The pastor and the Dalai Lama

Omair T Ahmad | Updated on October 03, 2014

The Dalai Lama and his mother, together at Mussoorie on May 19, 1959, as they have a stroll in the lawns of the Birla House.   -  The Hindu Archives

The Dalai Lama at Birla House in Mussoorie in 1959.   -  The Hindu Archives


And then one Sunday Reverend Seefeldt found that the front rows of his church in Mussoorie were dominated by Buddhist monks in their ochre robes

Reverend Arnold Ralph Seefeldt passed away two years ago in his hometown of Glenn Falls in New York. He had served as a missionary in India from 1951 to 1979, and India did not leave him even if he did return to the country of his birth. He was 90 years old when he passed away, but reportedly he used Hindi till the last days of his life. I learned about him completely by chance, while speaking to his granddaughter, Amy Seefeldt, a year ago. We used to be classmates, and were chatting about our old school days and where our lives had taken us since then, when she mentioned her grandfather.

The conversation had turned to the Dalai Lama, or more correctly, His Holiness the XIV Dalai Lama, Tenzin Gyatso. Amy was now the Academic Dean of the school in Mussoorie that we had both attended, and she was telling us about the visit of the Dalai Lama. He had an affinity to Mussoorie. It was the town he had rested at after fleeing China in 1959, after the March 30 uprising against Chinese rule that the Tibetans in exile still celebrate as the start of their resistance. He had arrived in Mussoorie in April, a 24-year-old Monk King with no kingdom, and with little hope of justice for his people. That June, he spoke from Birla House about his hopes for reforms and peaceful coexistence stymied by Chinese officials. He spoke of the use of violence, the destruction of a culture and a people in words that are deeply sad and true even today.

I wondered what Mussoorie must have looked and felt like then. It was an isolated hill town built for the British soldiers to rest, where surreptitious assignations took place between holidaying soldiers and the wives of British civil servants. A town whose great claim to fame was that Dost Mohammed Khan, the deposed Amir of Afghanistan, was kept as a prisoner of war there in the 19th century. After independence, the new rulers of India, its politicians and business barons had moved in, but there had never been, or was likely to be, someone like the Dalai Lama, both revered and famous, holy, powerful and powerless. The small, sleepy town must have been buzzing with excitement and gossip as foreign journalists arrived in droves with the small grey contingent of spies in their wake, or even amongst them, perhaps.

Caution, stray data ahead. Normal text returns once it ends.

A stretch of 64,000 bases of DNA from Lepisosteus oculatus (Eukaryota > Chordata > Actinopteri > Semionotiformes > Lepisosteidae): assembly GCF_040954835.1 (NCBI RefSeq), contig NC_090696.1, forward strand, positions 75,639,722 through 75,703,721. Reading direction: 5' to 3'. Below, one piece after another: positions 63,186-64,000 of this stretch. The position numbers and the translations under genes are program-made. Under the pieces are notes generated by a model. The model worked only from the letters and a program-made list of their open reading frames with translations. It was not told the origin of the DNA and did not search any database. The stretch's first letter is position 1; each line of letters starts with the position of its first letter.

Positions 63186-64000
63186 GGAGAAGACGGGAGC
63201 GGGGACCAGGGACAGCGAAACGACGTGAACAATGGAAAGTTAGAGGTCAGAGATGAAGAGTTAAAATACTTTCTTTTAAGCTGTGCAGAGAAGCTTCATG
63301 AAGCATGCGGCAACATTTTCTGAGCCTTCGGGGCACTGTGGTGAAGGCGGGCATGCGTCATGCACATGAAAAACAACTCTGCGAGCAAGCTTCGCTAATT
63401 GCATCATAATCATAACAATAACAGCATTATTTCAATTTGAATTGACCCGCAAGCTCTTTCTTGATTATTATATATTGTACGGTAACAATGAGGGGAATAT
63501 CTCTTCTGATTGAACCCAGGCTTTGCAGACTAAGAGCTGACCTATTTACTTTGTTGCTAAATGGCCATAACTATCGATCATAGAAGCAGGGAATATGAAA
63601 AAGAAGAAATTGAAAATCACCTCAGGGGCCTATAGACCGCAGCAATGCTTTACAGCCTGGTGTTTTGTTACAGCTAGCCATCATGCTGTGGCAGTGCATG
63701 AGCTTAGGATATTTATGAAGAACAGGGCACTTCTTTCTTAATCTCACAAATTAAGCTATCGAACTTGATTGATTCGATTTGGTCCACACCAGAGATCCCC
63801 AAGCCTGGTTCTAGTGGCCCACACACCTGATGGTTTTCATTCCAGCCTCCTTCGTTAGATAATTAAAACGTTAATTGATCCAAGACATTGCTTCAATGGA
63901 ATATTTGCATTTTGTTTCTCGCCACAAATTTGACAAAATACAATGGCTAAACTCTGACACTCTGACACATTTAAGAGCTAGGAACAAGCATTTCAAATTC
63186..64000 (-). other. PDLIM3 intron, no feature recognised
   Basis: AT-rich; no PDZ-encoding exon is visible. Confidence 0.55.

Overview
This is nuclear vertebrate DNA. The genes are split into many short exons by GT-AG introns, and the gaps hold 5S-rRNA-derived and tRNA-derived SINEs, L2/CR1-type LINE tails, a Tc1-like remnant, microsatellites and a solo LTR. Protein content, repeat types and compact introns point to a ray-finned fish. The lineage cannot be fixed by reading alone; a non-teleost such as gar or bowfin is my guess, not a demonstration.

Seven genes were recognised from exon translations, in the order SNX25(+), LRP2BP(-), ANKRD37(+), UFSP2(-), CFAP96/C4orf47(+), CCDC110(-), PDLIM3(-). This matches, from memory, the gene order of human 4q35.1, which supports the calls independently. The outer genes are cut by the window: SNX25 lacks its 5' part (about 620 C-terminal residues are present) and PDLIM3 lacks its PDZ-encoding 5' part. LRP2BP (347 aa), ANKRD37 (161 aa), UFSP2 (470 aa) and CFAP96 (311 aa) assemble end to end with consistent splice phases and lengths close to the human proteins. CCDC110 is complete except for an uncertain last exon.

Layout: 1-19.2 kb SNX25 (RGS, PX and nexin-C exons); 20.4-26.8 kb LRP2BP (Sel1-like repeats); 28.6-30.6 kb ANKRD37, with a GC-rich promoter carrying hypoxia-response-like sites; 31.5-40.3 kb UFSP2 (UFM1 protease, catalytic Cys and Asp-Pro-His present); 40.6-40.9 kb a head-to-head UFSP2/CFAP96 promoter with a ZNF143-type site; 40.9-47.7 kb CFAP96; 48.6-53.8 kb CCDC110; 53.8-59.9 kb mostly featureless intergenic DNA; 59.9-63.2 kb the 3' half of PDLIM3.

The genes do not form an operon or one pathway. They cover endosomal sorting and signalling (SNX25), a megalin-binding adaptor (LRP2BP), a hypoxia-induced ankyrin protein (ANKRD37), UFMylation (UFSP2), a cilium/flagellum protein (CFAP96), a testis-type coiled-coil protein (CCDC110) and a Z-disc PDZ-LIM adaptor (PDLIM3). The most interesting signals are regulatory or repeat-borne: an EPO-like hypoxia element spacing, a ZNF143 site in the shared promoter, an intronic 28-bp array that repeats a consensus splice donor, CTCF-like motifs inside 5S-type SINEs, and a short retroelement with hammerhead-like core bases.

In all this great clamour, Reverend Seefeldt continued to carry out his duties as the pastor of the church where he served. And then one Sunday he found that the front rows of his church were dominated by Buddhist monks in their distinct ochre robes. He addressed the gathering as he often did, and the next week the ritual was re-enacted. Then one of the senior monks came to Reverend Seefeldt to ask him if the good pastor could come to Birla House and discuss the precepts of Christianity with the Dalai Lama.

Amy laughed as she told me the story: “He didn’t know what to wear, what the occasion was. So he put on his jacket and his collar, but after much thought he decided to go barefoot, as a sign of respect.” I laughed with her, but could not but wonder about that encounter. The Dalai Lama is now one of the most recognised religious leaders in the world, deeply involved in inter-faith efforts and a household name easily recognised and referenced in formal articles and cheap Hollywood films, but at that time, he was very young man suddenly exiled from one of the most isolated places in the world, even if the Chinese Army had introduced some semblance of modernity to the Roof of the World. And Reverend Seefeldt? A man from a small town in New York State had become, through a quirk of circumstances, probably the first non-Buddhist religious scholar who the Dalai Lama had theological discussions with.

It seems impossible to imagine those times, or how conversations that happened long before Amy or I were born, could have affected the world in ways that we were still experiencing. The last time I was in the company of the Dalai Lama, taking notes on the sidelines of a meeting, he had unexpectedly turned to me and grabbed my arm, to say something along the lines of how he felt Muslims should be taking part more actively in peace-building. I was too stunned to do much more than agree with him. But in that moment, there was something of the person who — in what must have been the most difficult days of his life — decided to reach out to talk to someone. Reverend Seefeldt had answered that call.

( Omair Ahmad is an author. His last book was on Bhutan; >@OmairTAhmad)

Published on October 03, 2014

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